Ever wonder how some people accomplish so much? They run marathons, write novels, start companies… without making it seem like a big deal?
Well, it is a big deal. And in spite of how effortless these accomplishments may appear, people work harder than you likely realise to make these things happen. There is, however, one thing they know-at least in practice-that you don't.
Most of us want to finish the race, but see running as a chore. A few dream about being great authors, but find the writing itself to be slow and difficult. Some of us learn all we can about starting a company, only to hit a wall when it comes time to get down to work.
Self-help books and workshops arm us with ways to trick ourselves into doing things we perhaps should, but generally don't want, to do. I ask whether this lack of will might actually be the universe trying to tell us something?
Maybe you aren't supposed to bother with the tedious stuff. Perhaps the reason you haven't done it yet, is that you weren't meant to. Might achievement, as a goal unto itself, be pointless? Could this need to have done something notable, simply be greed in a more socially-acceptable form?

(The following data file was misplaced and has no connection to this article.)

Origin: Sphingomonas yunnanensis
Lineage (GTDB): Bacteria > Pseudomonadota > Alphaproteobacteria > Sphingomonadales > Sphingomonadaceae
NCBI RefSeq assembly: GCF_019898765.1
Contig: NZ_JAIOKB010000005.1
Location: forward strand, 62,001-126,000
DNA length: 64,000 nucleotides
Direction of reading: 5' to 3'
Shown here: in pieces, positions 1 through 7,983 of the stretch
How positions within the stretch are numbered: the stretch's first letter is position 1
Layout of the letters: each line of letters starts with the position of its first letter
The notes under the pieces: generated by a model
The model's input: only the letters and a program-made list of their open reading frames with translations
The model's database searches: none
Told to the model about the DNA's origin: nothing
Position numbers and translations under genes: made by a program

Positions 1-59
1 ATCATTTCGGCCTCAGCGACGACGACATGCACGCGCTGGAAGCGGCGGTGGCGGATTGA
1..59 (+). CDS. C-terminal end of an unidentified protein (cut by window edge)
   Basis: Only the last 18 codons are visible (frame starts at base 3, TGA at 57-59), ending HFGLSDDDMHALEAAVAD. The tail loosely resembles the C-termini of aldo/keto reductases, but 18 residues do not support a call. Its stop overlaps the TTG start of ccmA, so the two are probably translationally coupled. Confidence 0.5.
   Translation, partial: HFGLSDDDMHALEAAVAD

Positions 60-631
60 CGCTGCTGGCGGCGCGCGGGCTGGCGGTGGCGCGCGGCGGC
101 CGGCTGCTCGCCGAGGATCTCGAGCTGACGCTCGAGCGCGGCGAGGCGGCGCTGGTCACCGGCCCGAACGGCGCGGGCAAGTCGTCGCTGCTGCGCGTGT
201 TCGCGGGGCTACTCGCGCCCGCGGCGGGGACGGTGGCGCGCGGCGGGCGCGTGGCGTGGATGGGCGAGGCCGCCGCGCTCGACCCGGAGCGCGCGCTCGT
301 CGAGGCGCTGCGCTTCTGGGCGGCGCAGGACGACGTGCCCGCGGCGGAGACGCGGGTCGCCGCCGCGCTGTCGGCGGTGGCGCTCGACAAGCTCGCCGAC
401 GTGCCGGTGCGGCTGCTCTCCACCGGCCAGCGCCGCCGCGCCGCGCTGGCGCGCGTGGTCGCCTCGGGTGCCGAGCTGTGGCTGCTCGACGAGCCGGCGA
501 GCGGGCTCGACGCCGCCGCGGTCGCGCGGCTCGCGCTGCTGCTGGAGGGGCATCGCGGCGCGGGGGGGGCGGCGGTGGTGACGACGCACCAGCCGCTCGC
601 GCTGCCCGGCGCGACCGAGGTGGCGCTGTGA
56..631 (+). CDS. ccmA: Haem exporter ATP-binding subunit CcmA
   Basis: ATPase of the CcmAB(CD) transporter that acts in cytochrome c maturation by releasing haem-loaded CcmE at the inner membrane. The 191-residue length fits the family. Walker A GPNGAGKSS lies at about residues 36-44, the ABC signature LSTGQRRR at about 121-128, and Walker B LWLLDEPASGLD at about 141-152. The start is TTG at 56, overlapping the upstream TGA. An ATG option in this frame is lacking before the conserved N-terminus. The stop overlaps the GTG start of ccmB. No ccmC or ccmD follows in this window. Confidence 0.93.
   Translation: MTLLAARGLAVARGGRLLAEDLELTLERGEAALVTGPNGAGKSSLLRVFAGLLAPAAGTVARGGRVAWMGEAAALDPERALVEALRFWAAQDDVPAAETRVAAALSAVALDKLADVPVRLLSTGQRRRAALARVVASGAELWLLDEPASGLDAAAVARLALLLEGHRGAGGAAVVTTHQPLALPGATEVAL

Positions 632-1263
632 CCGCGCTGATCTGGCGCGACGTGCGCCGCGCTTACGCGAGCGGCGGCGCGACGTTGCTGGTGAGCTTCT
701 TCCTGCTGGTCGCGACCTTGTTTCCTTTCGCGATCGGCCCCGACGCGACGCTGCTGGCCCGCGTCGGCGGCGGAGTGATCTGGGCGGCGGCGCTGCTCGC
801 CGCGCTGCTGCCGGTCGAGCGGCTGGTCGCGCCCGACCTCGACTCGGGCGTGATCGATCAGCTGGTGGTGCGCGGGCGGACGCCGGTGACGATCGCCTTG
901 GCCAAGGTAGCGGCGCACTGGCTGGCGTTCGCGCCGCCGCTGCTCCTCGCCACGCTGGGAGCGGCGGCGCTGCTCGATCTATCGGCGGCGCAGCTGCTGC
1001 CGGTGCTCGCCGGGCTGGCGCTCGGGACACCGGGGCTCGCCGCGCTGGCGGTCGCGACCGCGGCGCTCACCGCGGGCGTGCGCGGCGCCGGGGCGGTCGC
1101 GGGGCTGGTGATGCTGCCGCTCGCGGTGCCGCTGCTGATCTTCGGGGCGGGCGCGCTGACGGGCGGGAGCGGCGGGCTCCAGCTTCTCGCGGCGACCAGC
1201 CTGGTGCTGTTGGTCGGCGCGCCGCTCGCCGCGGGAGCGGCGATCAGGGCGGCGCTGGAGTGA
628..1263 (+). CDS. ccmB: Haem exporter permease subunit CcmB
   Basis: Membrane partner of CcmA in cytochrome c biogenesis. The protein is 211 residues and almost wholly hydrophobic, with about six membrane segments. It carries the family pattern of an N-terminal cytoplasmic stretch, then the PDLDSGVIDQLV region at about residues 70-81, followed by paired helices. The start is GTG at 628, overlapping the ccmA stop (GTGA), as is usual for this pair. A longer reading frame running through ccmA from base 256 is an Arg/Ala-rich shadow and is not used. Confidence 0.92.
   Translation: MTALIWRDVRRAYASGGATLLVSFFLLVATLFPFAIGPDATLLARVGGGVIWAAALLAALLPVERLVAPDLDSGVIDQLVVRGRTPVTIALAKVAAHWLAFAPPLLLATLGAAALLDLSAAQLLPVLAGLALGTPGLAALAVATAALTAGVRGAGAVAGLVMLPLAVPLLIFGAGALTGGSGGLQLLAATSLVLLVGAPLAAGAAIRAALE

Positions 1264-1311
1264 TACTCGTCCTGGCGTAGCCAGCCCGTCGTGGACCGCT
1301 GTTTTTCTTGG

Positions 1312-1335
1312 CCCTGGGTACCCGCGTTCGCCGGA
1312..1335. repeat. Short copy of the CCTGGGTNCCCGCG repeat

More than all of the rest, though: What if the missing part of the puzzle is not a lack of willpower, but instead a lack of love?
The runner discovers tranquility on the road, forgetting the pain. The writer gives in to the joy of playing with words, moving past the aggravation. The entrepreneur finds purpose in making something, and stops noticing the long days.
You can spend your life fretting about how healthy, interesting, or successful you are. In fact, a whole industry depends upon this, and is eager to help you make plans to change.
On the other hand, you might consider simply finding what you love, and letting the rest take care of itself.
Forget Self-Improvement [Deliberatism]
Eric Karjaluoto is Creative Director at smashLAB and practices Deliberatism.